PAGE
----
It was revealed this week that Digital Region, the centrally funded (to the tune of £90m – mostly public money) superfast broadband initiative in South Yorkshire is facing tough times, in particular a £9.2m loss on a revenue of only £167k (which only just pays the last CEO’s £100k salary – they are currently seeking a new CEO, one assumes to manage a turnaround).
The Yorkshire Post article goes on to explain another £4m of public funds have been ringfenced as a “security”, and that the four participating councils, already under budget pressure from Central Government austerity, may need to as much as £500k per year to secure the operations of Digital Region if the loan can’t be repaid. Is that throwing good money after bad, or is the situation redeemable?
This highlights my belief that these large centrally funded uber-projects contain a more significant risk of failure, and not of delivering the right product. The larger organisations that are able to bid and win such projects can come with higher overheads compared to the smaller community projects such as those serving areas with poor existing broadband service, who have a relatively captive and supportive market, and benefit from a tighter focus – for instance Rutland Telecom’s pioneering FTTC with unbundled sub-loop in Lyddington, which is using the same basic FTTC tech as DR is using, but on a smaller scale and in relative isolation.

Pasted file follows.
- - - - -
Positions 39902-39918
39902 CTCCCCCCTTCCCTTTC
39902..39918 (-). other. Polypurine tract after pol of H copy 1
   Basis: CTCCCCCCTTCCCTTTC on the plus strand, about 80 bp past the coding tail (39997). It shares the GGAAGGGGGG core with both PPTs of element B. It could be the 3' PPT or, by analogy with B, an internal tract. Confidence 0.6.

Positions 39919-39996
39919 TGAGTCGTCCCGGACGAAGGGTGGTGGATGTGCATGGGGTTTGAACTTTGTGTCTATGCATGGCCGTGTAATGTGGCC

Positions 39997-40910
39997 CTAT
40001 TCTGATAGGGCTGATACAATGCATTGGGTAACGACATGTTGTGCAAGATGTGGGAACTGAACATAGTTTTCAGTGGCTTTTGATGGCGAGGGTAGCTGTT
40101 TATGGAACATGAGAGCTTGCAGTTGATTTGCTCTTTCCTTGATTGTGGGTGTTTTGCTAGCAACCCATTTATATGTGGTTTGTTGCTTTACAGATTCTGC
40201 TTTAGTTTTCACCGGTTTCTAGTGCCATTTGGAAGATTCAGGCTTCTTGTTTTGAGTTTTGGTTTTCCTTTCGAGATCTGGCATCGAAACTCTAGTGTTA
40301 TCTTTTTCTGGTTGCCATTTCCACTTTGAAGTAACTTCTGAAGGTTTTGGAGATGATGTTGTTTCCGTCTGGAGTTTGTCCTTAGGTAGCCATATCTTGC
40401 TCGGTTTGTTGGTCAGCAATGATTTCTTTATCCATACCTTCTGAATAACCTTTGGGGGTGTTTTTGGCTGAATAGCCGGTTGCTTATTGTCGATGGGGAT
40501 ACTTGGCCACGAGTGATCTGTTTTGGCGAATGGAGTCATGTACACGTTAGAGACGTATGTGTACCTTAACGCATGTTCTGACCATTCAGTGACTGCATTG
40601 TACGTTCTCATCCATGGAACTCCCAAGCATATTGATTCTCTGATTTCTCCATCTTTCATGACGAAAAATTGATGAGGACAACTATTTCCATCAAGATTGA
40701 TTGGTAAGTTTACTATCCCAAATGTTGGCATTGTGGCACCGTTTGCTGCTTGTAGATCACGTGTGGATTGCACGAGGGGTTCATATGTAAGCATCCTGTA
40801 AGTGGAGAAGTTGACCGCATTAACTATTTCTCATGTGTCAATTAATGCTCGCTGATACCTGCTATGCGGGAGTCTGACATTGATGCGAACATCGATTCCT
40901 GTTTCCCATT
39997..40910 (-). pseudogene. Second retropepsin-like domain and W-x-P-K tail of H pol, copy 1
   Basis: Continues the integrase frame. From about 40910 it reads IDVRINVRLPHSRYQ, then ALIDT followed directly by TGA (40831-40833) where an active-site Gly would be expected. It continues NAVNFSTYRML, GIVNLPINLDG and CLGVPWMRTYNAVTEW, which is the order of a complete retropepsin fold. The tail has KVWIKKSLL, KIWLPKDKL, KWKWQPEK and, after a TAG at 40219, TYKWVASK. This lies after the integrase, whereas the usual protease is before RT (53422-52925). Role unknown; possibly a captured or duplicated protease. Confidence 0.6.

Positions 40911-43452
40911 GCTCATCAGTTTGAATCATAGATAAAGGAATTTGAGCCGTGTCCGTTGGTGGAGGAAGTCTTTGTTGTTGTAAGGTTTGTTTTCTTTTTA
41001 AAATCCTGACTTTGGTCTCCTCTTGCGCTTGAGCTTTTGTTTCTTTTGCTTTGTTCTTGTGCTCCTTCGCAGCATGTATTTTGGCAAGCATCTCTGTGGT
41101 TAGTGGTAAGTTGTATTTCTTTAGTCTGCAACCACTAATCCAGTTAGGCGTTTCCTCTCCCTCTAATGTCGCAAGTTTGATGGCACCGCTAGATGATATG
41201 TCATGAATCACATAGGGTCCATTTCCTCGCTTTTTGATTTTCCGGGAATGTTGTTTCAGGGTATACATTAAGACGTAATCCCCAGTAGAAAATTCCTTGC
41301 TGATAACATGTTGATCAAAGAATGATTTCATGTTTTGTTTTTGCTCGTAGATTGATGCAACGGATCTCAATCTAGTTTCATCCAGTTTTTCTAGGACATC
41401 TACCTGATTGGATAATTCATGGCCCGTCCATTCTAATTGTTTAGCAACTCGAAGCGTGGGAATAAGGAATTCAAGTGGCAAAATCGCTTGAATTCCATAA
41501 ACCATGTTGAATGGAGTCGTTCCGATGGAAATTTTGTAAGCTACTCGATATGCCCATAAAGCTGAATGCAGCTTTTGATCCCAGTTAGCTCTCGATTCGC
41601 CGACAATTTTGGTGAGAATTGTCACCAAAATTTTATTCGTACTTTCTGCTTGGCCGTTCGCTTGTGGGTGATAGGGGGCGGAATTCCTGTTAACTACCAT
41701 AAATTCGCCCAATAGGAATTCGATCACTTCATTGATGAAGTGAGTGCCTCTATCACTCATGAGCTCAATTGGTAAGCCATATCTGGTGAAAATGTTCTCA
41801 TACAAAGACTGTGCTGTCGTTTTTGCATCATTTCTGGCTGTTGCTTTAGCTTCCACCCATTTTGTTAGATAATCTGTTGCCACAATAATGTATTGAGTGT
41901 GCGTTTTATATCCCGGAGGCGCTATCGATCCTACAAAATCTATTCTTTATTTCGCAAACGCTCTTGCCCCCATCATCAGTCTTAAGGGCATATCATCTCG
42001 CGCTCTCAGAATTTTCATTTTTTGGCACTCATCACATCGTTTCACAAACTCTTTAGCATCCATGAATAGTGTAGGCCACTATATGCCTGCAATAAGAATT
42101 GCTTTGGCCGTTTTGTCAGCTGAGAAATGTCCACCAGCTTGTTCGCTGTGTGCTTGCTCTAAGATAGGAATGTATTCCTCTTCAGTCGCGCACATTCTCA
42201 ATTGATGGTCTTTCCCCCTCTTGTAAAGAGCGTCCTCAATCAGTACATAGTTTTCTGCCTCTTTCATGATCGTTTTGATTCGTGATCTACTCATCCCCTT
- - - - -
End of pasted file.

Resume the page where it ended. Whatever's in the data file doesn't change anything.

The larger scale of the Digital Region deployment obviously needed a much bigger income to support the aggressive build and provisioning costs, along with what looks like a complex structure, and now that revenue hasn’t been realised. As can be seen on the DR website, and highlighted on the ThinkBroadband article, very few ISPs use the DR infrastructure to deliver service and is maybe one of the reasons they aren’t making their targets.
You have to ask yourself why this is? Continue reading “Regional Broadband – The Hidden Danger of Uber-projects”